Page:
NEW YORK, April 7, 2010 - US Army General (ret.) Wesley Clark highlighted the dilemma that America faces as it attempts to engage Burma after years of an isolation-based policy.
"We'd like to do more, but we can’t because it is really up to the leaders of Burma to make the kinds of steps that make broader interaction with the rest of the world, and particularly with the United States, possible," he said.
Speaking to a large audience at Asia Society headquarters in New York, Clark presented the recommendations put forth in the Asia Society Task Force report Current Realities and Future Possibilities in Burma: Options for U.S. Policy. The report commends President Obama's new policy of "pragmatic engagement" and offers a detailed strategy that positions the United States to respond effectively and flexibly to the twists and turns that a potential transition in Burma may take. In conjunction with this Task Force report, Asia Society also coordinated a wide-ranging review of Asian policy toward Burma, incorporating perspectives from leading experts in Australia, China, India, Indonesia, Japan, Malaysia, Philippines, Singapore, and Thailand.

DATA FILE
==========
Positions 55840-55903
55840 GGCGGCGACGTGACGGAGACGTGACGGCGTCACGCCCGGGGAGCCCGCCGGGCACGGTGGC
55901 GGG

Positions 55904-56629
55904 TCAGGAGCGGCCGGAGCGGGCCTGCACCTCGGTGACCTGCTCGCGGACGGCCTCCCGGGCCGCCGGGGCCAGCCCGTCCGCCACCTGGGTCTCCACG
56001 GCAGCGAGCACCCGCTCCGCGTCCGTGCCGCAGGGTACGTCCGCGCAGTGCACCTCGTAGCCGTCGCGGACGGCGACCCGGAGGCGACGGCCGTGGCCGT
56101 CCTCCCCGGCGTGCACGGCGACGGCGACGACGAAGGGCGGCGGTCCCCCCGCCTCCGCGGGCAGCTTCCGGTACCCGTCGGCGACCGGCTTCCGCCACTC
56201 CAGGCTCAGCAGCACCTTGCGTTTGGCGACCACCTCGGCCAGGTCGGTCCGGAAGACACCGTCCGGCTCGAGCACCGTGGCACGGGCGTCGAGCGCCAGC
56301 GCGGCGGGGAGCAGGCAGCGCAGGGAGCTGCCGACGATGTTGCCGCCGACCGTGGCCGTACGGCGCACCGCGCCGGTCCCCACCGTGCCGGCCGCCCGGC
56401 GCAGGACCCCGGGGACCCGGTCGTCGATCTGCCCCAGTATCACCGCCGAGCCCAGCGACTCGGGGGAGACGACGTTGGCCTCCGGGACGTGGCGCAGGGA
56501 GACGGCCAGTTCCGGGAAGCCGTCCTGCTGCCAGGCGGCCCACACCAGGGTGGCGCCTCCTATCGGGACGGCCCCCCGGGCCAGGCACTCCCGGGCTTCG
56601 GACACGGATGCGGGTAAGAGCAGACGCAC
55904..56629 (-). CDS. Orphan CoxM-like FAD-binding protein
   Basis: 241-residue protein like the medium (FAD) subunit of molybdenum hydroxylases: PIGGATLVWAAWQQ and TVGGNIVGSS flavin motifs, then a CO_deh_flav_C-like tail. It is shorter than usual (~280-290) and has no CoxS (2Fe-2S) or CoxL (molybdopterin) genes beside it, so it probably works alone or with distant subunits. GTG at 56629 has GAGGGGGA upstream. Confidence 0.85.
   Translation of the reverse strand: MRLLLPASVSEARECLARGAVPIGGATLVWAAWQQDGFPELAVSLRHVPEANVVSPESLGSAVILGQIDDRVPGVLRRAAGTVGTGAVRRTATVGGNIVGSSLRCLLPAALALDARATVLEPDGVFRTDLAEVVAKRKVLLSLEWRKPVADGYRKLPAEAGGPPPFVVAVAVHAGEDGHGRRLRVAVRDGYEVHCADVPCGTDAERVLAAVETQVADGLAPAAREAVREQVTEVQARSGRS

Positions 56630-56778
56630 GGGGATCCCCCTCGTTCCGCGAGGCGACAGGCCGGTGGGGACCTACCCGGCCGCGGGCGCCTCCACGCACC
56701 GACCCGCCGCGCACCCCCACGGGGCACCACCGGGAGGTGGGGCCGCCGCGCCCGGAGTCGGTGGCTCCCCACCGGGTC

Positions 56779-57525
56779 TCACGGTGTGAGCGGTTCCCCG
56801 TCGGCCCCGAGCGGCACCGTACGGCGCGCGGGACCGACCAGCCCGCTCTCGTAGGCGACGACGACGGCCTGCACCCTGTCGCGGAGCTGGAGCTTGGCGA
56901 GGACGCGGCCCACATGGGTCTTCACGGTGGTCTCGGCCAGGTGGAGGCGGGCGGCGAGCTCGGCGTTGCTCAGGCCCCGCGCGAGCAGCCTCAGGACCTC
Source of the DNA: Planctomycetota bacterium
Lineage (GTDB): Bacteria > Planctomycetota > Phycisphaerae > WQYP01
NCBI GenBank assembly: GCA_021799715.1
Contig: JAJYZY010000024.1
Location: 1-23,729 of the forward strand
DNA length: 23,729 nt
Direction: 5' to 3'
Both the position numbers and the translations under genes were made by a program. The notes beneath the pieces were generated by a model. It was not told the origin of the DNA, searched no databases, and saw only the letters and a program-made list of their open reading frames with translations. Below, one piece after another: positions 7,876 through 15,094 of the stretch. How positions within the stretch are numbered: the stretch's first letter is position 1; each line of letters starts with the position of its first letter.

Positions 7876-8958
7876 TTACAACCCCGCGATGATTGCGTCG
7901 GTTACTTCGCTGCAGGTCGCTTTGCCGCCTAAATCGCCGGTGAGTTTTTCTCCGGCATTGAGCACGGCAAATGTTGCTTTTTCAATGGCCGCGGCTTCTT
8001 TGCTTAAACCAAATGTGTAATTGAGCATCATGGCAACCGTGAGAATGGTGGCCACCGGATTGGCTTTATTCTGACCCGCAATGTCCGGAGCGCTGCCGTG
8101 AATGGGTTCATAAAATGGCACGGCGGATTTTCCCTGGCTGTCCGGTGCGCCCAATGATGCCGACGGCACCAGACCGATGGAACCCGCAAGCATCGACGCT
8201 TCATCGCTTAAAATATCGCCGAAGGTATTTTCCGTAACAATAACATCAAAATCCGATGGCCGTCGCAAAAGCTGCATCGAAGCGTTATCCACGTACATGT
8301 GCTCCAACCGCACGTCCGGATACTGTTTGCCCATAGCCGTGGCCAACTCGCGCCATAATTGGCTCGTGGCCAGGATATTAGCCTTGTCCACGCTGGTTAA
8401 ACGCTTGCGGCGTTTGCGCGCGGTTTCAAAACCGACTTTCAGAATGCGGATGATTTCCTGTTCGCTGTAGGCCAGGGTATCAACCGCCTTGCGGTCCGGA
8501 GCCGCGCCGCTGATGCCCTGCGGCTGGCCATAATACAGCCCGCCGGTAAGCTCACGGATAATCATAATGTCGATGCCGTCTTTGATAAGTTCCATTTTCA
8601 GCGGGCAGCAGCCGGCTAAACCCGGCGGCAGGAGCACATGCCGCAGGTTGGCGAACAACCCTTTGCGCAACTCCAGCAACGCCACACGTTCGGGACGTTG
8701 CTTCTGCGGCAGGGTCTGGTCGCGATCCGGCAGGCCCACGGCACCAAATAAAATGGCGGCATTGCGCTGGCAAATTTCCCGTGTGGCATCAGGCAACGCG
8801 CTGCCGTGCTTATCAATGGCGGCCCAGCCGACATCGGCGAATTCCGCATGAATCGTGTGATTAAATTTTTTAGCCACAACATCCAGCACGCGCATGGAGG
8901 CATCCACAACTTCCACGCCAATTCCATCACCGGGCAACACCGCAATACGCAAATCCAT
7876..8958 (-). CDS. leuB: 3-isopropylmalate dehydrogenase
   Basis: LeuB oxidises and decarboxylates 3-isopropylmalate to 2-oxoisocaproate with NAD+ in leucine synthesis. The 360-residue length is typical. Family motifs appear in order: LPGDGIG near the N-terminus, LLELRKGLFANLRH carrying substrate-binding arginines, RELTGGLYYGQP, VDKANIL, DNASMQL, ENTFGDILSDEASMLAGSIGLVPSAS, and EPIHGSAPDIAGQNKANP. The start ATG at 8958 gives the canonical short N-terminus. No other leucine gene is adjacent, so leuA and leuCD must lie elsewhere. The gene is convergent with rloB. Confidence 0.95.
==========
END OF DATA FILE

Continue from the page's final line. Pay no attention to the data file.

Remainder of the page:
General Clark, who served as co-chair of the Task Force, was joined by Task Force Senior Advisor Priscilla Clapp, who provided a nuanced view of political and social developments within Burma in advance of the 2010 elections. She observed that the new government will become "quasi-parliamentary" and, though it will be riddled with ex-military officials, the new constitution requires the participation of civilians and representatives of different nationalities. "It's what happens after the first five years that will tell whether this is a real transition or not," she cautioned.
Director of Policy Studies at Asia Society and Task Force Project Director Suzanne DiMaggio moderated a discussion that touched on a variety of topics, including the necessity of engaging regional actors in the future U.S. policy toward Burma. General Clark concluded that the United States on its own can have only a limited impact on the course of political developments in Burma. "The United States would be best advised to make collaboration with other concerned governments and international institutions the centerpiece of its policy toward Burma over the long term," he said.
Reported by Timothy Orr